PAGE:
Here’s an interesting fact: (Well, I think it’s interesting!) In the Hebrew language, the language of the Old Testament, there is no word for an individual body.  There are words for every body part and a word for the flesh we have in common but no word for an individual body. And that’s because they didn’t think primarily in terms of the individual but in terms of society. There are societies like that today that are much less individualistic than we are, for better or worse. The individual isn’t as highly valued; it’s the tribe or society that comes first. Our instinct is to think of that as somehow ignorant or primitive, but doesn’t our individualism sometimes get us in trouble? Might it be a good idea sometimes to think more than we do about how our actions affect others? We are likelier to do that in a family – “Billy stop plaguing your brother,” “Sally, can’t you be nice to your sister?”- but we also set up the goal of individualism to go out on your own. The question is not whether one is wrong and the other right but how to balance our individualism with a social perspective, with an equal respect and concern for the rights and welfare of others.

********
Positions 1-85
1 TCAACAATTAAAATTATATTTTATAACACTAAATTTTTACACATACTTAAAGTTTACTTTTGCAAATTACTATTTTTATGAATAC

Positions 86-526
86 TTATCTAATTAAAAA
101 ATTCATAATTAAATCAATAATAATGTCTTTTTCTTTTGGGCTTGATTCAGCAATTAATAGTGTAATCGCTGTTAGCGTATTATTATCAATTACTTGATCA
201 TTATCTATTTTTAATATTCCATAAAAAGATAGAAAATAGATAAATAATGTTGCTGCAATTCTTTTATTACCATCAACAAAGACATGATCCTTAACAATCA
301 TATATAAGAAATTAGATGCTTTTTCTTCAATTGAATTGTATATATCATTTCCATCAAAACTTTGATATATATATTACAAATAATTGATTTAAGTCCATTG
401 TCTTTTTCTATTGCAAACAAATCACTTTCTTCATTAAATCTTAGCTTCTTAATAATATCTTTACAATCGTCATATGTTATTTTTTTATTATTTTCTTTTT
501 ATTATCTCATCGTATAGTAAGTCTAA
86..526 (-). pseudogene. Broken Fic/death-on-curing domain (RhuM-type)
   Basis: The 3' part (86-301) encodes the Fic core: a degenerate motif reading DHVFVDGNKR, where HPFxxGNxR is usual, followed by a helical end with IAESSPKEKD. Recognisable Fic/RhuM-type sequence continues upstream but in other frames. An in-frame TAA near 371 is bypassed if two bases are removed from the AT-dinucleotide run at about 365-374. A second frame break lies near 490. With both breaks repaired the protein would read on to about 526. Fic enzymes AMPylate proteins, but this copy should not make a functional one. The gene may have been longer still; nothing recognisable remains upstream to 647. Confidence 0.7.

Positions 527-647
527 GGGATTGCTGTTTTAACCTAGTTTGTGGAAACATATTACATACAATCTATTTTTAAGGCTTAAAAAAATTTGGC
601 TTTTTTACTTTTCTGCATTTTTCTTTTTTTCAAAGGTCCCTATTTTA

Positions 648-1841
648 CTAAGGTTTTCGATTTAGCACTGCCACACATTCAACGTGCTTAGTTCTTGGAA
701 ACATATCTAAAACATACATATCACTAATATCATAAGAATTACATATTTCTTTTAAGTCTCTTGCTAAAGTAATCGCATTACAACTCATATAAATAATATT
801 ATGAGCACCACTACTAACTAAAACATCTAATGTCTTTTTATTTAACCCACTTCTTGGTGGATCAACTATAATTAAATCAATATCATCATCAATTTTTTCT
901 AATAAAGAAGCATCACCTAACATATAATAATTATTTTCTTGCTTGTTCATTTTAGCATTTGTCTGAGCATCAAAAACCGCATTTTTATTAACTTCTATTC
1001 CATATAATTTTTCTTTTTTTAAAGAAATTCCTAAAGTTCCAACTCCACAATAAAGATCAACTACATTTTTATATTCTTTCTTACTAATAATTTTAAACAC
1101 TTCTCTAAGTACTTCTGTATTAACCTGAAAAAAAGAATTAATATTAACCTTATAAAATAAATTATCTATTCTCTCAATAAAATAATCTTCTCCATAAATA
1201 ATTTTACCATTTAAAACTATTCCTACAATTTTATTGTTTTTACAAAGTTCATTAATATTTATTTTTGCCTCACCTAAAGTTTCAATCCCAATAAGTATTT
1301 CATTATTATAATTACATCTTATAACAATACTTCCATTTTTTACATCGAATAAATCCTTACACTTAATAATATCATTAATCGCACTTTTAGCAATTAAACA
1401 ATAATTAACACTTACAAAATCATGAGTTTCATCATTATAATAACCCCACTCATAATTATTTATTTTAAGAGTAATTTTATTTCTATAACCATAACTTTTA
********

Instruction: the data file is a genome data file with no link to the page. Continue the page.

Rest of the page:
I’ve never seen it myself but I’m told that small children sometimes come home from school with report cards that say, “Plays well with others” or maybe “Doesn’t play well with others.” And the fact is, if you read the papers or watch news reports on television, we human beings pretty generally don’t play very well with others.  The reason we have governments is to deal with the grown up children who still don’t “play well with others” and all too often hurt each other physically and emotionally and spiritually with the result that we need police forces and armies to defend us from each other. We are social beings.  Anti-social behavior has social consequences.